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How the James Webb Space Telescope Will Work


The Mission: Standing on the Shoulders of Giants

Webb's mission builds upon and expands the work of NASA's Great Observatories, four remarkable space telescopes whose instruments cover the waterfront of electromagnetic spectra. The four overlapping missions enabled scientists to observe the same astronomical objects in the visible, gamma ray, X-ray and infrared spectra.

The school-bus-sized Hubble, which sees primarily in the visible spectrum with some ultraviolet and near-infrared coverage, kicked off the program in 1990 and, with further servicing, should last long enough to hand off the baton to Webb. Appropriately named for Edwin Hubble, the astronomer who discovered many of the occurrences that it was built to investigate, the telescope has since become one of the most productive instruments in scientific history, bringing phenomena like star birth and death, galactic evolution and black holes from theory to observed fact [source: NASA].

Joining the Hubble in the big four are the Compton Gamma Ray Observatory (CGRO), Chandra X-ray Observatory and Spitzer Space Telescope.

  • The CGRO, launched in 1991 and no longer in service, detected high-energy, violent spectacles in the 30 kiloelectron volts (keV) to 30 gigaelectron volts (GeV) spectrum, including the energy-spewing nuclei of active galaxies.
  • Chandra, deployed in 1999 and still going strong, monitors black holes, quasars and high-temperature gases in the X-ray spectrum, and offers vital data about the universe's birth, growth and ultimate fate.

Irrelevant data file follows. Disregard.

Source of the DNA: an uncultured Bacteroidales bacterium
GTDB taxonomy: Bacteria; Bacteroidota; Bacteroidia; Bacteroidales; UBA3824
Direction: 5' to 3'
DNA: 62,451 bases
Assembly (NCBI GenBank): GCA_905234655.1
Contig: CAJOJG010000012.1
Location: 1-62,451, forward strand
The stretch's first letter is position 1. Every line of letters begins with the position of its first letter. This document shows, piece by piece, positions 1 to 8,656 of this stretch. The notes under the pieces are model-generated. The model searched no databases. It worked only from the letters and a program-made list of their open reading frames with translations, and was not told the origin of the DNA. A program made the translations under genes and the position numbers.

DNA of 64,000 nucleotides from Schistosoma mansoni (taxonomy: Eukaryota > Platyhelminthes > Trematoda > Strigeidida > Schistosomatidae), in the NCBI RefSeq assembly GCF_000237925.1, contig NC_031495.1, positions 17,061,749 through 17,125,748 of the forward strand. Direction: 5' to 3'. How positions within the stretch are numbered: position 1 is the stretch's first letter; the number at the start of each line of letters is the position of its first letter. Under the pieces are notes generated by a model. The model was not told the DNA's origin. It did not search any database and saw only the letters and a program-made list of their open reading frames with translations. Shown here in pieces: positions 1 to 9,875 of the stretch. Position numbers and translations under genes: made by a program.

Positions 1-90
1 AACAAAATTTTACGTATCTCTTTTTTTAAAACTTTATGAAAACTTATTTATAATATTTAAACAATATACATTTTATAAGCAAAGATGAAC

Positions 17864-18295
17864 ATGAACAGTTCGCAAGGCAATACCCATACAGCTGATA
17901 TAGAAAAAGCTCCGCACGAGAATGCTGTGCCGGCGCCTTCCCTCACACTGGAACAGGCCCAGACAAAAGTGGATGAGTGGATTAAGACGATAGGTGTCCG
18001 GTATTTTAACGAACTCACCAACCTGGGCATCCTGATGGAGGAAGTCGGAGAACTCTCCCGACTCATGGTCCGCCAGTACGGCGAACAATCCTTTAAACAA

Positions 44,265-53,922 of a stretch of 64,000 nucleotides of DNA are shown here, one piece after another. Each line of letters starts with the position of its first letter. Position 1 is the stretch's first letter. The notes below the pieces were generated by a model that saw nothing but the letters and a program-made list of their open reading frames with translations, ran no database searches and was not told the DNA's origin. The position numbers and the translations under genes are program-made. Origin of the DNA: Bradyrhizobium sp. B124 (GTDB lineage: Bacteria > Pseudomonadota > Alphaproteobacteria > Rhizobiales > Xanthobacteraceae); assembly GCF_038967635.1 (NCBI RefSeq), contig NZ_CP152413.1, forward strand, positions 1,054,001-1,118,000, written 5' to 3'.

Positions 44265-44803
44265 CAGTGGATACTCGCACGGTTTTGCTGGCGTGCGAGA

• Spitzer, which occupies an Earth-trailing orbit, views the sky in thermal infrared (3-180 microns), a bandwidth useful for viewing star births, galactic centers and cool, dim stars, and for detecting molecules in space.

Webb will gaze deeply into the near- and mid-infrared, aided by its position at the L2 point beyond the moon and by its solar shields, which will block intrusive light from the sun, Earth and moon while also efficiently cooling the craft. Scientists hope to observe the very first stars in the universe, the formation and collision of infant galaxies, and the birth of stars and protoplanetary systems -- possibly ones containing the chemical constituents of life.

These first stars could hold the key to understanding the structure of the universe. Theoretically, where and how they formed relates to early patterns of dark matter -- unseen, mysterious matter detectable by the gravity it exerts -- and their life cycles and deaths caused feedbacks that affected the formation of the first galaxies [source: Bromm et al.]. And as supermassive, short-lived stars, estimated at around 30-300 times the mass (and millions of times the brightness) of our sun, these firstborn stars might well have exploded as supernovae then collapsed to form black holes, later swelling and merging into the huge black holes that occupy the centers of most massive galaxies.

Witnessing any of this is a feat beyond any instrument we've built so far. That's about to change, thanks to a package of instruments -- and a spaceship -- built for the job.


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